There is concern that people with rheumatic disease, often treated with immunosuppressive or immunomodulatory medication, may be at an increased risk of poor outcomes of novel coronavirus disease-2019 (COVID-19). However, hyperinflammation is a major cause of morbidity and mortality in COVID-19 and treatment with glucocorticoids has been shown to improve outcomes in patients with severe COVID-19. Therefore, uncertainty exists about continuing or withholding immune therapies with the risk of infection of severe acute respiratory syndrome coronavirus 2 (SARS-CoV-2). This review covers the current knowledge with respect to the risk of infection and outcomes and risk factors for poor outcomes in patients with rheumatic disease. We also discuss data from other immune-mediated diseases and its relevance to patients with rheumatic disease. In addition, we cover the limitations of the research efforts to date and how the current knowledge translates into practice guidance. Finally, we discuss our vision of the future research agenda.


Asunto(s)
Enfermedades Reumáticas , Humanos , Inmunosupresores , Enfermedades Reumáticas/tratamiento farmacológico , Enfermedades Reumáticas/epidemiología , Factores de Riesgo
15.
Rheumatol Int ; 41(2): 257-273, 2021 02.
Artículo en Inglés | MEDLINE | ID: mdl-33386447

RESUMEN

Sudden cardiac death is commonly seen due to arrhythmias, which is a common cardiac manifestation seen in COVID-19 patients, especially those with underlying cardiovascular disease (CVD). Administration of hydroxychloroquine (HCQ) as a potential treatment option during SARS-CoV-2, initially gained popularity, but later, its safe usage became questionable due to its cardiovascular safety, largely stemming from instances of cardiac arrhythmias in COVID-19. Moreover, in the setting of rheumatic diseases, in which patients are usually on HCQ for their primary disease, there is a need to scale the merits and demerits of HCQ usage for the treatment of COVID-19. In this narrative review, we aim to address the association between usage of HCQ and sudden cardiac death in COVID-19 patients. MEDLINE, EMBASE, ClinicalTrials.gov and SCOPUS databases were used to review articles in English ranging from case reports, case series, letter to editors, systematic reviews, narrative reviews, observational studies and randomized control trials. HCQ is a potential cause of sudden cardiac death in COVID-19 patients. As opposed to the reduction in CVD with HCQ in treatment of systemic lupus erythematous, rheumatoid arthritis, and other rheumatic diseases, safe usage of HCQ in COVID-19 patients is unclear; whereby, it is observed to result in QTc prolongation and Torsades de pointes even in patients with no underlying cardiovascular comorbidity. This is occasionally associated with sudden cardiac death or cardiac arrest; hence, its clinical efficacy needs further investigation by large-scale clinical trials.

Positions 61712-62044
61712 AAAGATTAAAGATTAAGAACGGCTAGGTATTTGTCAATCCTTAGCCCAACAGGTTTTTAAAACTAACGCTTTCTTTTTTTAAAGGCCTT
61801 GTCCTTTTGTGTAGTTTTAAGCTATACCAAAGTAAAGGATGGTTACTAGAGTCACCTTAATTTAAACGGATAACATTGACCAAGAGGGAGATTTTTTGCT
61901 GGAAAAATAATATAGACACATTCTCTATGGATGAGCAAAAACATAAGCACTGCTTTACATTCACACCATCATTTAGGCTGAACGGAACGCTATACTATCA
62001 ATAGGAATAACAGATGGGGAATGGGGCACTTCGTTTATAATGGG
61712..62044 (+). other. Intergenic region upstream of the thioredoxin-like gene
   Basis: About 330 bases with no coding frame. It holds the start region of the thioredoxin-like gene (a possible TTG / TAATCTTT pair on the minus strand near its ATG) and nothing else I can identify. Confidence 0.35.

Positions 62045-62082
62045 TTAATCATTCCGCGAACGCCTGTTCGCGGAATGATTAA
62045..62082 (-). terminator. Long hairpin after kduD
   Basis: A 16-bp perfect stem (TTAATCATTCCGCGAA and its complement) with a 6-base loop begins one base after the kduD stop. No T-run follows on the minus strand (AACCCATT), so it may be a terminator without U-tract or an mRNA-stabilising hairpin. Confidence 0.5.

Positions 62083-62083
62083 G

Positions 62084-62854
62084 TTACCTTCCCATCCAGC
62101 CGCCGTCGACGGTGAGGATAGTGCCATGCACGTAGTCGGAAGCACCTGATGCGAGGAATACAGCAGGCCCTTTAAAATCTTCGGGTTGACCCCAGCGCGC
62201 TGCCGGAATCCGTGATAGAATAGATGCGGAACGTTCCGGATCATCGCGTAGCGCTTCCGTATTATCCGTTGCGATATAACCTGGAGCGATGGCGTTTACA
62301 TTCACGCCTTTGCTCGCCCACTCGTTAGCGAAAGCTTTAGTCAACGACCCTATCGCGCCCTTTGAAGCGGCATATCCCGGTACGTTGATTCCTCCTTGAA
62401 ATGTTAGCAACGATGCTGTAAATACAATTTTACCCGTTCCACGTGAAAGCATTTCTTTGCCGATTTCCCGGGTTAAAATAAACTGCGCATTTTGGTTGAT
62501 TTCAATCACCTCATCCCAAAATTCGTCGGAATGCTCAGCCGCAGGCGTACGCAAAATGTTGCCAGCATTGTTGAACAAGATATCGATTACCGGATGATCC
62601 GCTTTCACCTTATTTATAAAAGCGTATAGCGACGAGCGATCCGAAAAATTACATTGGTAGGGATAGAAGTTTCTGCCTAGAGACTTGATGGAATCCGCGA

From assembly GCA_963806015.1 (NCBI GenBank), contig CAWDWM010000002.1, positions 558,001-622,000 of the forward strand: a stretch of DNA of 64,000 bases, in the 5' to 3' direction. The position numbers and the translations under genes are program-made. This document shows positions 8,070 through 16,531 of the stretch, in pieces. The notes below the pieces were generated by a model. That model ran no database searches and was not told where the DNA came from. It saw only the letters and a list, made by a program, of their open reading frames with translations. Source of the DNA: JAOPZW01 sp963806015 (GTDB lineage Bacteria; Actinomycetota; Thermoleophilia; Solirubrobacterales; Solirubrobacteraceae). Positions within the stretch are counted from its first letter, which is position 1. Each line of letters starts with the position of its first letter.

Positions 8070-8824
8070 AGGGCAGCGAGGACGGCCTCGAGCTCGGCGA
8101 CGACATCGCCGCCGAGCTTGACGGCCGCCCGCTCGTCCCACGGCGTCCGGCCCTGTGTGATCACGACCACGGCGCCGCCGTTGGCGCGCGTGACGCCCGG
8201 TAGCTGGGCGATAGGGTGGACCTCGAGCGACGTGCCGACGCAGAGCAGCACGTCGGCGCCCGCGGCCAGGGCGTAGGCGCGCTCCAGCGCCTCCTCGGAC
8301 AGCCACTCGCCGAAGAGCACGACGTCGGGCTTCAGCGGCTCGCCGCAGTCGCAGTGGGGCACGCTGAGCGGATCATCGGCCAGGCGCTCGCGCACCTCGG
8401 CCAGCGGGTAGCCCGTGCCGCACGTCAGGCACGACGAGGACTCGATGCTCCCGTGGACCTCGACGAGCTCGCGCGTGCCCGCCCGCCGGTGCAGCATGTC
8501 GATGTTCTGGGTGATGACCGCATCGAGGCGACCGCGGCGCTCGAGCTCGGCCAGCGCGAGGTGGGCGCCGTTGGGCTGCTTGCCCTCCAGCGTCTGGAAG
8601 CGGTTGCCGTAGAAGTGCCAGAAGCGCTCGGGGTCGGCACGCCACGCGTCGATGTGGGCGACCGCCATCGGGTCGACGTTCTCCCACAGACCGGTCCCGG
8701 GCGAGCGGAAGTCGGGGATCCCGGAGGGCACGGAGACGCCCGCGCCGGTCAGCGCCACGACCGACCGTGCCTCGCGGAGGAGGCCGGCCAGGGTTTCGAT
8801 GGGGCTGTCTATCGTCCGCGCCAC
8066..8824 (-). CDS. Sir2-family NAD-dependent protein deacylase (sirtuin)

Asunto(s)
Antirreumáticos/efectos adversos , Muerte Súbita Cardíaca/etiología , Hidroxicloroquina/efectos adversos , Antirreumáticos/administración & dosificación , Humanos , Hidroxicloroquina/administración & dosificación , Pandemias , Enfermedades Reumáticas/tratamiento farmacológico , Medición de Riesgo
16.
RMD Open ; 7(1)2021 01.
Artículo en Inglés | MEDLINE | ID: mdl-33479021

RESUMEN

INTRODUCTION: Whether patients with inflammatory rheumatic and musculoskeletal diseases (RMD) are at higher risk to develop severe courses of COVID-19 has not been fully elucidated. Aim of this analysis was to describe patients with RMD according to their COVID-19 severity and to identify risk factors for hospitalisation. METHODS: Patients with RMD with PCR confirmed SARS-CoV-2 infection reported to the German COVID-19 registry from 30 March to 1 November 2020 were evaluated. Multivariable logistic regression was used to estimate ORs for hospitalisation due to COVID-19. RESULTS: Data from 468 patients with RMD with SARS-CoV-2 infection were reported. Most frequent diagnosis was rheumatoid arthritis, RA (48%). 29% of the patients were hospitalised, 5.5% needed ventilation. 19 patients died. Multivariable analysis showed that age >65 years (OR 2.24; 95% CI 1.12 to 4.47), but even more>75 years (OR 3.94; 95% CI 1.86 to 8.32), cardiovascular disease (CVD; OR 3.36; 95% CI 1.5 to 7.55), interstitial lung disease/chronic obstructive pulmonary disease (ILD/COPD) (OR 2.79; 95% CI 1.2 to 6.49), chronic kidney disease (OR 2.96; 95% CI 1.16 to 7.5), moderate/high RMD disease activity (OR 1.96; 95% CI 1.02 to 3.76) and treatment with glucocorticoids (GCs) in dosages >5 mg/day (OR 3.67; 95% CI 1.49 to 9.05) were associated with higher odds of hospitalisation. Spondyloarthritis patients showed a smaller risk of hospitalisation compared with RA (OR 0.46; 95% CI 0.23 to 0.91). CONCLUSION: Age was a major risk factor for hospitalisation as well as comorbidities such as CVD, ILD/COPD, chronic kidney disease and current or prior treatment with GCs. Moderate to high RMD disease activity was also an independent risk factor for hospitalisation, underlining the importance of continuing adequate RMD treatment during the pandemic.